City officials said Monday that it's unlikely that the owner of the Newcomb Hotel will pay for the demolition and cleanup at the site of Friday's fire.
Mayor Kyle Moore said Monday that Blick's Construction's demolition of the historic building at the intersection of Fourth and Maine streets could cost the city nearly $500,000. If the unpaid $500,000 loan the city gave owner Victor Horowitz in 2003 is taken into account, the city of Quincy will have spent $1 million on the Newcomb Hotel.
Public records show Horowitz, of Skokie, Ill., the principle owner of Newcomb Realty LLC, owes millions of dollars in back taxes to the state and federal government through various business holdings.
His nursing home properties in Cook and Champaign counties have been subject to foreclosure. Records show the U.S. Department of Housing and Development also fined him $40,000 for various violations.
Reached for comment Monday, Horowitz said that it would be inappropriate to speak about the hotel while he's still embroiled in litigation with the city.
"We can revisit this when the litigation (is) over," he said.
A Quincy Fire Department investigator determined Monday afternoon that while the fire was caused by some human intervention, he was unable to determine whether it was sent on purpose or on accident. The investigation is now in the hands of the Quincy Police Department.
The city of Quincy all but gave up hope that Horowitz would ever repay the nearly $500,000 loan that he took from the city to re-develop the long-dormant historic hotel. It began foreclosure proceedings in July and sued Newcomb Realty after a portion of the building collapsed during spring storms.
â??We kind of came to the conclusion that the building was the guarantee,â?? Bevelheimer said. â??Unfortunately there was nothing more tied to it other than the building itself. The idea of recovering from the loan, we came to the conclusion that it wasn't going to happen.â??
The city received an email from Horowitz Sunday where he disclosed that he was never able to secure insurance for the building due to its condition. KHQA obtained a copy of that email. In it, Horowitz said he couldn't get insurance due to the building's blighted condition.
"I heard that there is a suspicious...fire," he wrote. "I trust the police to investigate."
â??I think his businesses progressively went south over time,â?? Bevelheimer said of Horowitz. â??I think that's part of the reason why this whole Newcomb thing fell apart. It seemed like he was ready to go, but he just never pulled the trigger.â??
Real estate attorney Terry Anastas, who represents the city in its foreclosure suit against the hotel owner, said that the Newcomb Realty limited liability corporation appears to have no assets other than the hotel property. That means the prospects of recovering any money is slim. It also means that the city can't sue Horowitz directly.
â??Obviously that's a negative value when it comes to cleanup costs,â?? he said. â??It doesn't look optimistic that there would be any recovery for the city.â??
Now the city of Quincy will most likely shoulder the financial burden created by Friday's fire. Bevelheimer believes the city's liability insurance won't cover the cleanup and damage.
The city contacted six contractors over the weekend to contract for the emergency demolition. Only two expressed interest in the project. Moore said the city chose Blick's because it could get its equipment to the site the fastest.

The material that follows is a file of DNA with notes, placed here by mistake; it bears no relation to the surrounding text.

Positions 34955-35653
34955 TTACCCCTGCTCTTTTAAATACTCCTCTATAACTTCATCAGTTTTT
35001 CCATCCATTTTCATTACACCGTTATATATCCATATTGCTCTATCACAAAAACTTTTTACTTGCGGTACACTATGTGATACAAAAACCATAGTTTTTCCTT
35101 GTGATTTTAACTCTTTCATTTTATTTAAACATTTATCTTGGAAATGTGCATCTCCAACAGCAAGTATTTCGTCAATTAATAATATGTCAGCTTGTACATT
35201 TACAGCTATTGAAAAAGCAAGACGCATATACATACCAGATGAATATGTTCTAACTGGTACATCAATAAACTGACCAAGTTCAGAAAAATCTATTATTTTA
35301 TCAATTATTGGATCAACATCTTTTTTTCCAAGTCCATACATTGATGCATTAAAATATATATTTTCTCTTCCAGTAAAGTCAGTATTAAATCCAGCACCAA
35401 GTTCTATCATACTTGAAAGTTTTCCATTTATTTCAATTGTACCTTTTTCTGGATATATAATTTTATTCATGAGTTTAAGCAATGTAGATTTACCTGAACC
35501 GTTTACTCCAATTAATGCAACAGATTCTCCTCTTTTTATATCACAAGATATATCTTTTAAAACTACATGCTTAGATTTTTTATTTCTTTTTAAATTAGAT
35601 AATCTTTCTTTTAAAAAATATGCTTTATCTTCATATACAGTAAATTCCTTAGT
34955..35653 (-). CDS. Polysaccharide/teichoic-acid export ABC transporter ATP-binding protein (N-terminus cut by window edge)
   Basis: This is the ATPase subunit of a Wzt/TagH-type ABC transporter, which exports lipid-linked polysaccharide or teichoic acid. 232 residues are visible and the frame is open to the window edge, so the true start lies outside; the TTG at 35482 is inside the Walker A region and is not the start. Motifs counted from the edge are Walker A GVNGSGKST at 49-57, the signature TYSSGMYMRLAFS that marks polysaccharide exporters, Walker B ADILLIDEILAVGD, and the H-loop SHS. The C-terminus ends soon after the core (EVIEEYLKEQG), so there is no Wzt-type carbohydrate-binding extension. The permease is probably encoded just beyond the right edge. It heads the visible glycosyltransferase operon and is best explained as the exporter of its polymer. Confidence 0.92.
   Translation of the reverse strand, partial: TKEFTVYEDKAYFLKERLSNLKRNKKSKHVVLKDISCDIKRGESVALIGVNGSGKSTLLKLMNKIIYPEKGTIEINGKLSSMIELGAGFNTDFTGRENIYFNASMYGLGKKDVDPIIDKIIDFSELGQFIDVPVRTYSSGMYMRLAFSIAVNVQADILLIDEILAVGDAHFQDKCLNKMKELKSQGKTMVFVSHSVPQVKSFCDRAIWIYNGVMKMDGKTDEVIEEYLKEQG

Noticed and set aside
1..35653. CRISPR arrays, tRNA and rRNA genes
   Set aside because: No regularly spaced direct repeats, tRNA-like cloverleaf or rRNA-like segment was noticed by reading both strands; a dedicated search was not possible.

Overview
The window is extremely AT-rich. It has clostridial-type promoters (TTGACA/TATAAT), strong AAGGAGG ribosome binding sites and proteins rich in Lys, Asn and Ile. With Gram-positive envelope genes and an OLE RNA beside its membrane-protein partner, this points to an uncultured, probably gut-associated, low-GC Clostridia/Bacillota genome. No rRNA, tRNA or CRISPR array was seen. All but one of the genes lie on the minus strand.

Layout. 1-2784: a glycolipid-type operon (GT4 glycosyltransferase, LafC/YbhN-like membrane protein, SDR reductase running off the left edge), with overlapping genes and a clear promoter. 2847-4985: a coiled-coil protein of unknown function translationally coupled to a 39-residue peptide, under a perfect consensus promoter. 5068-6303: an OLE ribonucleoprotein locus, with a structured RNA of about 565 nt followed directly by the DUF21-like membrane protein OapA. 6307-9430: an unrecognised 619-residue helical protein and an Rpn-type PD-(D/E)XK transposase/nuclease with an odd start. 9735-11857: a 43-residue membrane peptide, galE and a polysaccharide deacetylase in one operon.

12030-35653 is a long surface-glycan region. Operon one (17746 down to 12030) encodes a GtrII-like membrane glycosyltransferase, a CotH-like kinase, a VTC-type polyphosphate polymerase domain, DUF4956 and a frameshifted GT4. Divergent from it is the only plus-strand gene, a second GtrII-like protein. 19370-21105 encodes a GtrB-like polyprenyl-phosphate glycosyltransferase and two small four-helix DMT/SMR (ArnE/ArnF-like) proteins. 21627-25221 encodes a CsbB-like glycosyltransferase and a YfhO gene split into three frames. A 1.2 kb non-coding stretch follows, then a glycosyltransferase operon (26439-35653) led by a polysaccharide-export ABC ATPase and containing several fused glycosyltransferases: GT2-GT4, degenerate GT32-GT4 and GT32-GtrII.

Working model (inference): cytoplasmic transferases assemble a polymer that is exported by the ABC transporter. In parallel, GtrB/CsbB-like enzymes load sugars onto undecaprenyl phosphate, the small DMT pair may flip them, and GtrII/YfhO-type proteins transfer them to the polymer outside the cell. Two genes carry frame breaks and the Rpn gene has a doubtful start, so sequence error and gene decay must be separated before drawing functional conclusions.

How the city will pay for the demolition is still unknown. Bevelheimer said that decision rests in the hands of the city council that's expected to take up the issue at its regular council meeting Monday evening.
Mayor Moore says a possible way to pay could be through selling the bricks and other material from the building, but that will simply not cover everything.
Quincy police chief Rob Copely said there were costs that occurred through overtime hours for police officers over the weekend. He said as of Monday morning, these hours cost approximately $3,715 and will an additional $1,376 for each day officers are there in the future. Fire chief Joe Henning said overtime for the fire department cost around $4,500 for Friday night alone.
Chief Copely said investigators are in the interview process for determining a cause. Earlier on Monday, they looked into a possible suspect that also was being looked at for a series of dumpster fires. Copley said is was determined this possible suspect had an alibi for Friday night, and is no longer a suspect for the Newcomb fire.
Sixth Ward Ald. Dan Brink said the council is expected to discuss its options.
â??Any time you lose a cornerstone building in your historic district, it's not going to be a good day,â?? he said. â??It's too early to tell what's going to happen.â??
Demolition continued Monday with a focus on getting the crane moved from Fourth Street which is part of State Highway 24. Moore said the crane could be moved to the Maine Street side of the building as early as Tuesday.
â??We've been working with (the Illinois Department of Transportation),â?? Bevelheimer said. â??Obviously they're anxious for us to finish our work.â??
Former Quincy Mayor Chuck Scholz said that the early 1990s fire that destroyed the JCPenney building at the intersection of Sixth and Maine turned out to be something of a mixed blessing for downtown Quincy.
The fire came less than a week after the city announced that it found a Southeast Developer willing to refurbish the hotel. While he laments the loss of the Newcomb as one of the cornerstones of the Historic Quincy Business District, Scholz said it opens up the door to other opportunities.
â??Where JCPenney was is now the Maine Center,â?? he said. â??The Newcomb property is a good quality property. It's a key intersection and it's the front door for the city. Maybe somebody would take it and use it for something constructive. I guess that's the only positive way to look at all of this.â??